Sunday, July 24, 2011

Tony's Shoe Repair: He Keeps the Shine on the Family Business

By Mitch Broder

Tony tries to run his shoe repair with the craftsmanship it had in the thirties, which is commendable since he didn’t run it then, and moreover, he isn’t Tony.

Tony is the son of Tony, who also isn’t Tony, but who is also the son of Tony, who also wasn’t Tony. The real Tony was the guy who opened the store in 1928 and sold it six years later to another guy, named Gaetano. Gaetano kept Tony’s sign, thus becoming the second Tony and setting the stage for his son Dan and grandson Gaetano, or Guy, to become the third and fourth Tonys.

Guy is the Tony I spoke with after being drawn into the store by its evocation of 1966, which is when it was last redecorated. He is Guy Pisani, the current owner, who has worked in the shop on and off since 1964, when he was five and shines were a quarter. He goes by Tony.

Guy took over from his father, Dan, in 1997, and by then, he says, the shop’s best days were behind it. Those were in the eighties, when the shop was in the heart of a teeming garment district. “We made more money in the eighties — charging two-thirds less — than I’m gonna make in the rest of my career,” he fatalistically claims.

Back then, the neighborhood supplied tens of thousands of potential customers, Guy says, of the kind that got their shoes shined three or more times a week. “If you took a job in the garment district in 1965 and worked there till 1995 and had five jobs in that time, you were never more than two or three blocks from Tony’s Shoe Repair.”

Now that the garment district’s in China, the old district is in decline. Tony’s Shoe Repair lives more on women’s shoe repairs than on men’s. And the district decline has been paralleled by the shiny-shoes decline. “It started out as dress-down Fridays,” Guy says. “Now it’s just dress-down.”

So along with fewer repairs there are fewer shines, which is a shame all around, because a shoeshine is a vanishing cheap thrill. For four bucks (everything’s gone up) you get to sit on a throne and have a man work at your feet. And at Tony’s, the five thrones transport you to a year of four percent unemployment.

They are red, vinyl, and high, with a backdrop of rec-room wood paneling and a sign that spells shoe-dyeing wrong, all within reach of a daily newspaper. Across from them are five black chairs with little red footstools. They are for awaiting unoccupied thrones. They are usually vacant.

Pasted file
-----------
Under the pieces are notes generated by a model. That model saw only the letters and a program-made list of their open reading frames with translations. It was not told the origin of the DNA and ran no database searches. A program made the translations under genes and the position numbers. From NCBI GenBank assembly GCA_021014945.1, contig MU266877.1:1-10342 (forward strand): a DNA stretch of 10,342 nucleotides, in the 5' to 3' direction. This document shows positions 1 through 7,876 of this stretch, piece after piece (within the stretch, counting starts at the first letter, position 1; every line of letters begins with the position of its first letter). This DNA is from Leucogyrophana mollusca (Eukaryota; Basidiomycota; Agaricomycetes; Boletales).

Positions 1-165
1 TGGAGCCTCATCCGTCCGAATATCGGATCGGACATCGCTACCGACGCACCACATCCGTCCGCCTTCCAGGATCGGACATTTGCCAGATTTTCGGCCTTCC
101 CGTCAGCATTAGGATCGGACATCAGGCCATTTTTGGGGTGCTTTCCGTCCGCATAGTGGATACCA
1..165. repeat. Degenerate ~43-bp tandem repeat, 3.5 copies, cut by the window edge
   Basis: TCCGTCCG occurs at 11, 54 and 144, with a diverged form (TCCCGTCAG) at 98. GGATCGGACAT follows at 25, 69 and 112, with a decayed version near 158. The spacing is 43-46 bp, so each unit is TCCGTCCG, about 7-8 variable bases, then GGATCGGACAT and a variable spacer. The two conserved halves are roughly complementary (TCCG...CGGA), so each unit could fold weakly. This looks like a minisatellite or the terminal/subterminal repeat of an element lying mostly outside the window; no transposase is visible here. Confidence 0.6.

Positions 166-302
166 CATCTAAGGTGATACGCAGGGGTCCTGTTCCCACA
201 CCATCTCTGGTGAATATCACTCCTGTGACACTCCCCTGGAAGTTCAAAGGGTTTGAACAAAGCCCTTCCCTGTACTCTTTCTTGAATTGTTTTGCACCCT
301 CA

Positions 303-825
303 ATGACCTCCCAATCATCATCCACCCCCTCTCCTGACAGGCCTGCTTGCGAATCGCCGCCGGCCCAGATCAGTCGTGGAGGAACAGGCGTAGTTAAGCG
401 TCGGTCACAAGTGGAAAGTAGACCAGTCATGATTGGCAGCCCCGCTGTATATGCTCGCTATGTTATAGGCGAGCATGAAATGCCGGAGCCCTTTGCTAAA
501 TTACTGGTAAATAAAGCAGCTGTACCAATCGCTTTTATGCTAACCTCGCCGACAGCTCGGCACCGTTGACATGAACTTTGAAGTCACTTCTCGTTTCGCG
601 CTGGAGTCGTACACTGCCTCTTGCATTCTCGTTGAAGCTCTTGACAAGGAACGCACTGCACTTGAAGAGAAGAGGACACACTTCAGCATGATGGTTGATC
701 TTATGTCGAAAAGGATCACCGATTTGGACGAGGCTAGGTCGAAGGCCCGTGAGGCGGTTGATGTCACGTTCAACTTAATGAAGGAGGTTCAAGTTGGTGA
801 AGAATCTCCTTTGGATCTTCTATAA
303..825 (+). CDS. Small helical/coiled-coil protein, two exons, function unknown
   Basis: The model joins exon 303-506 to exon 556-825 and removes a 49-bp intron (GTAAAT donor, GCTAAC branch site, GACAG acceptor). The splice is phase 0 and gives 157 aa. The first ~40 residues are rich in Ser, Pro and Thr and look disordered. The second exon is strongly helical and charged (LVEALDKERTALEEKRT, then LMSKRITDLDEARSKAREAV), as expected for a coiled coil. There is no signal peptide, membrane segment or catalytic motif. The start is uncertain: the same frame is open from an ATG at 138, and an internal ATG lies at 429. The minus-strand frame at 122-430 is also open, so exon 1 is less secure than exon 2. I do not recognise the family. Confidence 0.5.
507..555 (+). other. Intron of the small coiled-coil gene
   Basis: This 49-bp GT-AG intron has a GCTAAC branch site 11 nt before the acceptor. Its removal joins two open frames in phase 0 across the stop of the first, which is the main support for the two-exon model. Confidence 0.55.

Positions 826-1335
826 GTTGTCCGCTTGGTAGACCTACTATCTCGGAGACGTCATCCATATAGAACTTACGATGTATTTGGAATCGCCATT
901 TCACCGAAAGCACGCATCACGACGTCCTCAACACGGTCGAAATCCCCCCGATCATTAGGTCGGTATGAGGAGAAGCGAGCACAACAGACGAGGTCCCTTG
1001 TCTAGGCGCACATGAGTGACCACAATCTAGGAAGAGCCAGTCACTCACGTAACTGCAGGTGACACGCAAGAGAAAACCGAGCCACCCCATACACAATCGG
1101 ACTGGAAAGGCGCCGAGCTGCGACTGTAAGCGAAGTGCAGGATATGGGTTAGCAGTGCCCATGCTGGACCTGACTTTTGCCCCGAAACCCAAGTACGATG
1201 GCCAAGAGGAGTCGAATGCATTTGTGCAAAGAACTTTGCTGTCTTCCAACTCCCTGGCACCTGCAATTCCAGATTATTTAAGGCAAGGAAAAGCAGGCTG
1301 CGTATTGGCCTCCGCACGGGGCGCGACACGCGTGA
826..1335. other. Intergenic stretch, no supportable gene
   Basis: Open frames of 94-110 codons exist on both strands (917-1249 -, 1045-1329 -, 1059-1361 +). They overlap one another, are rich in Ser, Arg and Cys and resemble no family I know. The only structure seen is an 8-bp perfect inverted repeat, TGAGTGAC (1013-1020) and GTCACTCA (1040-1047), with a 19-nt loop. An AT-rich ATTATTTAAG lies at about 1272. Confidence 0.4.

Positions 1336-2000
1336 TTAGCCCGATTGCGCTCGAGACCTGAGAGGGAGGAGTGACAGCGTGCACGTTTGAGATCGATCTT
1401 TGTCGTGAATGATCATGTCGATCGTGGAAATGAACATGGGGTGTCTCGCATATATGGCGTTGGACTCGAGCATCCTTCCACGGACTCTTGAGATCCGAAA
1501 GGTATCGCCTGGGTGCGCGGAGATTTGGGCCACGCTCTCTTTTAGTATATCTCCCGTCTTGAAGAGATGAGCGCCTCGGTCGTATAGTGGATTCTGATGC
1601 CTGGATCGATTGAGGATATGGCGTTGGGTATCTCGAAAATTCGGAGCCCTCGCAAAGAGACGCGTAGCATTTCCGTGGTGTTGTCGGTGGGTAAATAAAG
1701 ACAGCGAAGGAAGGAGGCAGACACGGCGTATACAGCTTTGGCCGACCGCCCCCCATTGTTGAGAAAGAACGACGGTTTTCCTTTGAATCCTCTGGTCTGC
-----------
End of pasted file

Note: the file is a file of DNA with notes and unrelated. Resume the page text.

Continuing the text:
Dan Pisani knew people, Guy says meaningfully, and the people he knew gave the shop an edge. “Tons of deals used to be made on the shoeshine stand,” he says. “Now they’re too busy texting someone they don’t need to text ’cause they’ve already been in touch with them four thousand times that day.”

No, he is not in love with the times. Nevertheless, he says he still loves the place, and he sounds like he means it. Though he has planned his getaway, he’s in no rush. Still, I wanted to try out a shoeshine. But I was in walking shoes. I’m part of the problem. My dress shoes are still shiny from 1996.

Guy forgave me. It was enough that I loved his stitchers. He showed me the antique machines, and I was duly impressed.

Meanwhile, customers came in and praised him. They respect him, and he respects them.

“There’s a lot of honesty in this type of work,” he says. “If you do the work right, you can do it for decades.


Step into Tony’s Shoe Repair, at 208 West 35th Street, between Seventh and Eighth Avenues, in Manhattan.


  1. Great article in so many places. Funny, thoughtful intro. NO idea how you keep coming up more. Great line..."My dress shoes are still shiny from 1996." So great to come here and find a new story every time. I bet even the Tony Guy can't fix my favorite boots. I think they are beyond beyond.

  2. Shoemakers are indeed a dying breed; I knew someone who was a shoemaker (he preferred to be called a cobbler but that always made me think of baked cobblers...) and he always had lovely shiny shoes. Thanks for helping me remember him. Keep up the good hunting for fun places Mitch!

  3. Brings back alot of memories as my dad was a shoe repairman and he was great at it. Funny he didn't like the word cobbler because he said he didn't make the shoes, just repaired them. I still get emotional when I go by a shop and glad to see more of them in NYC than my hometown in Pennsylvania.

  4. My Grandfather was a shoe repairman .. he was the original owner of his shop - and retired @ 1970 .. The shoe repair shop still stands and still carries his name .. but has had three or more owners since then.. I've told each owner if they ever change the sign that I want it! .. I have several items from the shop.. for the memories.. and once in a while I'll come across a shoe shop that I have to stop in just to see if I can smell the leather! Loved the article .. happy I came across it!